I’m going to offer a kind of “first step” type meeting for people new/uncertain about meditation. We’ll meet in a separate room while the rest of the group discusses the evening’s talk. This idea came up from our Twin Cities Network group meeting that we had last month. We got off to a good start to that endeavor, I feel.

I’m [Craig V.] the regular leader although we’ve started having volunteers, once a month, give the 10 min talk on their experience. I am not an authorized dharma teacher.



The meeting began as an offshoot of a sit I [Guy H.] lead before the Erskineville AA meeting which meets for an hour Thursdays & Sundays. On Sundays we are joined in the sit by some Alanons who go off to a meeting in an adjoining room. Over the years some hundreds of people have been introduced to the Mindfulness of Breathing practice at those sits. We have only 20 mins with people arriving late and I lead it so as a newcomer will get the idea and experienced practitioners don’t object. In some cases I’m re-igniting a lapsed or poor practice in others introducing them to something they would never have contemplated. It’s done in the spirit of the 11th step and probably half of the regulars in both fellowships have given it a go. 25 or so have a regular solid practice and some have become or were Buddhists.

We have what I’ve called up to date an 11th Step Meditation Workshop which is held Fridays for 1½ hrs at the FWBO’s Sydney Buddhist Centre. Up until recently the main emphasis is to teach a basic meditation technique (mindfulness) with some posture work and support a regular practice. We have had a couple walking meditation & Metta sessions. We usually begin with a 20-30 body awareness by listening to an Alexander Technique Semi Supine CD or I lead them through it. We then have a 20-30 min sit. After that we have a general share on how our practice is going in general. Just recently I was inspired by your 12 step Contemplative Interactive Exercises to try something similar. We have also “gate crashed” an FWBO weekend retreat (with their support) which was universally acclaimed success (I think the Buddhist got as much out of it as us with a few really identifying.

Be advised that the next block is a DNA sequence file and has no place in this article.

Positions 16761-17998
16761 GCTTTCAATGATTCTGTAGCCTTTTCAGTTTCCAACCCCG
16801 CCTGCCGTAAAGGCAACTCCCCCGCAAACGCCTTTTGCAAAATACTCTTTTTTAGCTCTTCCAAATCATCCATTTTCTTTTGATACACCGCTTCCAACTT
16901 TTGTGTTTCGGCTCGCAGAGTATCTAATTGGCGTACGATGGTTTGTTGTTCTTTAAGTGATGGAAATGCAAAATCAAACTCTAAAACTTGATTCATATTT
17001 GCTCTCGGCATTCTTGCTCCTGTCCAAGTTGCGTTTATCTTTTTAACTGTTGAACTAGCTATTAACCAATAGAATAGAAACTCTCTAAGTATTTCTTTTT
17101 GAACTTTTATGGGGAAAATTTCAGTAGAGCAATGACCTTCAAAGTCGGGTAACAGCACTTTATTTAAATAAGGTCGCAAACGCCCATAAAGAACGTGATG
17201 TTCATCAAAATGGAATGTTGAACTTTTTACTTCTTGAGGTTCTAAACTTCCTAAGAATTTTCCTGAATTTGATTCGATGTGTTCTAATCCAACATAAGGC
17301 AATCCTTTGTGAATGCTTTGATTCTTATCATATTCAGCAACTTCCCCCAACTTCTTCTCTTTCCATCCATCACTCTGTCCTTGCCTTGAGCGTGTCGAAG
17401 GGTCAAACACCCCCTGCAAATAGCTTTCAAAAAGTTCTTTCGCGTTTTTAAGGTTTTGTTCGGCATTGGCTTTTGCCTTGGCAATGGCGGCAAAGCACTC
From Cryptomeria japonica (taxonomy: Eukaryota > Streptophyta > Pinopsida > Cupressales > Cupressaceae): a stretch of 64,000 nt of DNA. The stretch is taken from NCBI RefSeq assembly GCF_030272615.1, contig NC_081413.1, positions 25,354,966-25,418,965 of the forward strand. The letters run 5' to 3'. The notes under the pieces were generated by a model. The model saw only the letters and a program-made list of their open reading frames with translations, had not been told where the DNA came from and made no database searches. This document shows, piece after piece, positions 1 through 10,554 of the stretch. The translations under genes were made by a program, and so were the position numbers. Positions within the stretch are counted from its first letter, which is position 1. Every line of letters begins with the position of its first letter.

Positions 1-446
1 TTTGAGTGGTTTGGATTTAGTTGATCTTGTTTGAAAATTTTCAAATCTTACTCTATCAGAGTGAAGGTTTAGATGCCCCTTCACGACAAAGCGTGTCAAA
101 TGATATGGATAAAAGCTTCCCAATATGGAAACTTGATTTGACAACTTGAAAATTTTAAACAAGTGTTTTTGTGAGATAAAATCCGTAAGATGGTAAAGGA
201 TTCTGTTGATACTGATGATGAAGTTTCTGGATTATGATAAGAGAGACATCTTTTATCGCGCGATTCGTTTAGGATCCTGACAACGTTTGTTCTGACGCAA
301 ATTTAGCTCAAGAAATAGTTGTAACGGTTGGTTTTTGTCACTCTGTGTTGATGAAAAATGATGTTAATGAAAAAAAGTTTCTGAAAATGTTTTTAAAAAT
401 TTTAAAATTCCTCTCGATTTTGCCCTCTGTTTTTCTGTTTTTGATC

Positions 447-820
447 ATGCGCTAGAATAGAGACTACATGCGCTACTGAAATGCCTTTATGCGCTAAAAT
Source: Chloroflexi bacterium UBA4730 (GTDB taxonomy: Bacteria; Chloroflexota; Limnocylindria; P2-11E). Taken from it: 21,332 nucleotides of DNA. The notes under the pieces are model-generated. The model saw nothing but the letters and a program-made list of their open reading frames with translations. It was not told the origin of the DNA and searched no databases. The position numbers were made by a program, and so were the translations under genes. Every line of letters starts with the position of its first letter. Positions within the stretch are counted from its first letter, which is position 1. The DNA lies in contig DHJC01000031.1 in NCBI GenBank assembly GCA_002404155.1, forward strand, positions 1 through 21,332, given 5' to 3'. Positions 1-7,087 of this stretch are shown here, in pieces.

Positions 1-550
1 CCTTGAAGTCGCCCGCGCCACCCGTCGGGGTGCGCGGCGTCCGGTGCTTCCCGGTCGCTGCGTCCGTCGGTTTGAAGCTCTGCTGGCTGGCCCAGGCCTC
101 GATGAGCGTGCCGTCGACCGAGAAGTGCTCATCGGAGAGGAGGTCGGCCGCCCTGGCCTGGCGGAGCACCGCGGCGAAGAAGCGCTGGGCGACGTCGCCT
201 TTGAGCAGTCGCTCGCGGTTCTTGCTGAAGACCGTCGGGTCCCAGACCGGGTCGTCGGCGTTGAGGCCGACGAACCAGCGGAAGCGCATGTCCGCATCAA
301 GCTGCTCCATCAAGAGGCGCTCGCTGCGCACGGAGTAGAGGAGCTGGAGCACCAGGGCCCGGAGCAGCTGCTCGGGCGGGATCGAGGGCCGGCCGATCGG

I [GUY H.] usually lead the sit and I am training for ordination and have a preceptor who is aware of my involvement but there is no formal input.



This group was started as a short-term class, with guest speakers/teachers each week covering one of the 12 Steps, but the group may live on. Here’s the latest information on it from one of the group organizers Nancy W.:

“I’m in the process of thinking through next steps for 12 Weeks. I’m pretty sure I’m going to continue 12 Weeks as a weekly sitting group, although where and when might be changing.” Contact her at nancywilloughby at gmail dot com


  • We introduce the speaker.
  • Speaker leads a meditation for 30 minutes.
  • 10 minute break.
  • Speaker talks for 20-25 minutes.
  • Discussion for 20-25 minutes.

Nancy W. and Vince M. are the organizers. Each week is led by a different speaker/teach What is the format of your meeting? As much detail as you want to give will help.



This group operates independently from the Shambhala Center.

We meet for an hour weekly. We utilize a typical 12 Step format with two short sitting meditation period (10 minutes at the beginning and end of each meeting). We end the meeting with a Dedication of Merit. We stress anonymity, no cross-talk, and a 5 minute limit on sharing. We use your book and a set of essays from the SF Zen Center as study/reference material. We organize discussion around a particular step and how it may relate from a dharma perspective or any other relevant topic.

I [JOE M.] offer facilitation. I am not an “authorized” dharma teacher, though I have received meditation guide training in the Shambhala sangha and have completed the graduate level study for Shambhala Training. I’ll attend Sutrayana Seminary in Nova Scotia in a week. I’ll receive final meditation instructor training later this year. I’ve been a member of AA for 21 years and I’m also a licensed mental health counselor in WA State, in private practice. I refer group participants to several dharma resources in town depending on their individual need and motivation.



1167 C/D Zonolite Place, Atlanta Ga. 30306

Contact: For more information call Jon S at (404) 788-5733

Sundays 1:30pm

We start with 20 minutes of sitting meditation. Any form is fine, but if people are new to practice and want instruction, it is provided. After that we have tea and an open discussion (like a regular meeting). We then close with 10-15 minutes of sitting.

Jonathan S.